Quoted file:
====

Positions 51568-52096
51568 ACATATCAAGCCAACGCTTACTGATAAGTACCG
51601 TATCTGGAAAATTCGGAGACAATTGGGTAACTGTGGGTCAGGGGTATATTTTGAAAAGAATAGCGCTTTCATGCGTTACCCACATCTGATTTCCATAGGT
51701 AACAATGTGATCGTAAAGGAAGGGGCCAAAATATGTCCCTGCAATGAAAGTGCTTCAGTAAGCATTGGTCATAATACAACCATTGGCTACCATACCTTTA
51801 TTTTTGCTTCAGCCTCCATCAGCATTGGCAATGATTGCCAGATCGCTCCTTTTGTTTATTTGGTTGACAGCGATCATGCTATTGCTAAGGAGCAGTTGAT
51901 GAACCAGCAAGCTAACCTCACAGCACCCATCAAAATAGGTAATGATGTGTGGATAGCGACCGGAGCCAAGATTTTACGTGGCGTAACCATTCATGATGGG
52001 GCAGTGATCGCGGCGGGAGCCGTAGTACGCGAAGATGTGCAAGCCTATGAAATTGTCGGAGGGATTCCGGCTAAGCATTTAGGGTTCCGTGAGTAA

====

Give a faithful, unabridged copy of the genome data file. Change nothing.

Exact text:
Positions 51568-52096
51568 ACATATCAAGCCAACGCTTACTGATAAGTACCG
51601 TATCTGGAAAATTCGGAGACAATTGGGTAACTGTGGGTCAGGGGTATATTTTGAAAAGAATAGCGCTTTCATGCGTTACCCACATCTGATTTCCATAGGT
51701 AACAATGTGATCGTAAAGGAAGGGGCCAAAATATGTCCCTGCAATGAAAGTGCTTCAGTAAGCATTGGTCATAATACAACCATTGGCTACCATACCTTTA
51801 TTTTTGCTTCAGCCTCCATCAGCATTGGCAATGATTGCCAGATCGCTCCTTTTGTTTATTTGGTTGACAGCGATCATGCTATTGCTAAGGAGCAGTTGAT
51901 GAACCAGCAAGCTAACCTCACAGCACCCATCAAAATAGGTAATGATGTGTGGATAGCGACCGGAGCCAAGATTTTACGTGGCGTAACCATTCATGATGGG
52001 GCAGTGATCGCGGCGGGAGCCGTAGTACGCGAAGATGTGCAAGCCTATGAAATTGTCGGAGGGATTCCGGCTAAGCATTTAGGGTTCCGTGAGTAA